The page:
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Keeping up with Moore's Law is getting harder

By Agam Shah
May 8, 2013 01:55 PM ET

"Strain is one example that we did in the past, but using germanium instead of silicon is certainly a possibility that is being researched. Even more exotically, going to III-V material provide advantages," Holt said. "And then there are new devices that are being evaluated as well as different forms of integration."

The family of III-V materials includes gallium arsenide.

Research is also under way at companies like IBM, which is investigating graphene processors, carbon nanotubes and optical circuitry in silicon processors.

The U.S. government's National Science Foundation is leading an effort called "Science and Engineering behind Moore's Law" and is funding research on manufacturing, nanotechnology, multicore chips and emerging technologies like quantum computing.

Sometimes, not making immediate changes is a good idea, Holt said, pointing to Intel's 1999 transition to the copper interconnect on the 180-nm process. Intel was a late mover to copper, which Holt said was the right decision at the time.

"That equipment set wasn't mature enough at that point in time. People that moved [early] struggled mightily," Holt said, adding that Intel also made a late move to immersion lithography, which saved the company millions of U.S. dollars.

By the time Intel moved to immersion lithography the transition was smooth, while the early adopters struggled.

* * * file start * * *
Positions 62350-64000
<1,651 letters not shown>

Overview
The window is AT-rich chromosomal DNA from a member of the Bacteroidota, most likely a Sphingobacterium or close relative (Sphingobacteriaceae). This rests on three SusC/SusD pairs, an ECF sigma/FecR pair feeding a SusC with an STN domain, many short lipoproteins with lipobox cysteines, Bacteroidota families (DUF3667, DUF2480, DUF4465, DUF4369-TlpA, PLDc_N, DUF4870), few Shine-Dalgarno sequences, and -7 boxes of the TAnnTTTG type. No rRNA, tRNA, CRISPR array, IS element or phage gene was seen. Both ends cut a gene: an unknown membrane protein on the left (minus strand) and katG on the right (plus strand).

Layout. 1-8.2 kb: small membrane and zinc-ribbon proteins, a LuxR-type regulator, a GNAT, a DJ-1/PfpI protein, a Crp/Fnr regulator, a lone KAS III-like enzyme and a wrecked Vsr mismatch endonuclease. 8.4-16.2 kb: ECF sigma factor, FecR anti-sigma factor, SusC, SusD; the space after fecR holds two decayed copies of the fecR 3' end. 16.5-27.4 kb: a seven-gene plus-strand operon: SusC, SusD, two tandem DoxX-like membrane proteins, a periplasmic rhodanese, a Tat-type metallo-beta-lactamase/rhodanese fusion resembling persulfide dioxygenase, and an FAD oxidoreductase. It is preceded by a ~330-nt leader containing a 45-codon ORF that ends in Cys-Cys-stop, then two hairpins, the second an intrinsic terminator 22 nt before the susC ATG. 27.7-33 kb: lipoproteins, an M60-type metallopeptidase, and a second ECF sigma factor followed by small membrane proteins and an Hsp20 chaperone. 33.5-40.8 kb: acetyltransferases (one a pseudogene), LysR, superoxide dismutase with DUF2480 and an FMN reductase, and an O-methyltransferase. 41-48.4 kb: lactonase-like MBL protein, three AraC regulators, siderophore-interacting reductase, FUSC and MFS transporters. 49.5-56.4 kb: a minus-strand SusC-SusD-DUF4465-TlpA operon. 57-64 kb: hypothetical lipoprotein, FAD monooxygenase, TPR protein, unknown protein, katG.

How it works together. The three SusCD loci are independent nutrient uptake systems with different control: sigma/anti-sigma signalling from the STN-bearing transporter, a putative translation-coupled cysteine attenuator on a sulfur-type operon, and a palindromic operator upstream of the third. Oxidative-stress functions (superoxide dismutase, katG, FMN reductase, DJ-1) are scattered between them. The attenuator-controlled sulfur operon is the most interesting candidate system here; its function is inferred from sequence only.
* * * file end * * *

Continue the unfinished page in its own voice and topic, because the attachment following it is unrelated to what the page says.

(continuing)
The next big move for chip manufacturers is to 450-mm wafers, which will allow more chips to be made in factories at less cost. Intel in July last year invested $2.1 billion in ASML, a tools maker, to enable smaller chip circuits and larger wafers. Following Intel's lead, TSMC (Taiwan Semiconductor Manufacturing Co.) and Samsung also invested in ASML. Some of TSMC's customers include Qualcomm and Nvidia, which design chips based on ARM processors.

Intel's investment in ASML was also tied to the development of tools for implementation of EUV (extreme ultraviolet) technology, which enables more transistors to be crammed on silicon. EUV shortens the wavelength range required to transfer circuit patterns on silicon using masks. That allows creation of finer images on wafers, and chips can carry more transistors. The technology is seen as critical to the continuance of Moore's Law.

Holt could not predict when Intel would move to 450-millimeter wafers, and hoped it would come by the end of the decade. EUV has proved challenging, he said, adding that there are engineering problems to work through before it is implemented.

Nevertheless, Holt was confident about Intel's ability to scale down and to remain ahead of rivals like TSMC and GlobalFoundries, which are trying to catch up on manufacturing with the implementation of 3D transistors in their 16-nm and 14-nm processes, respectively, next year. But Intel is advancing to the second generation of 3D transistors and unlike its rivals, also shrinking the transistor, which will give it a manufacturing advantage.

Speaking about Intel's rivals, Holt said, "Since they have been fairly honest and open they are going to pause area scaling, they won't be experiencing cost saving. We will continue to have a substantial edge in transistor performance."

Agam Shah covers PCs, tablets, servers, chips and semiconductors for IDG News Service. Follow Agam on Twitter at @agamsh. Agam's e-mail address is agam_shah@idg.com

Reprinted with permission from IDG.net. Story copyright 2014 International Data Group. All rights reserved.
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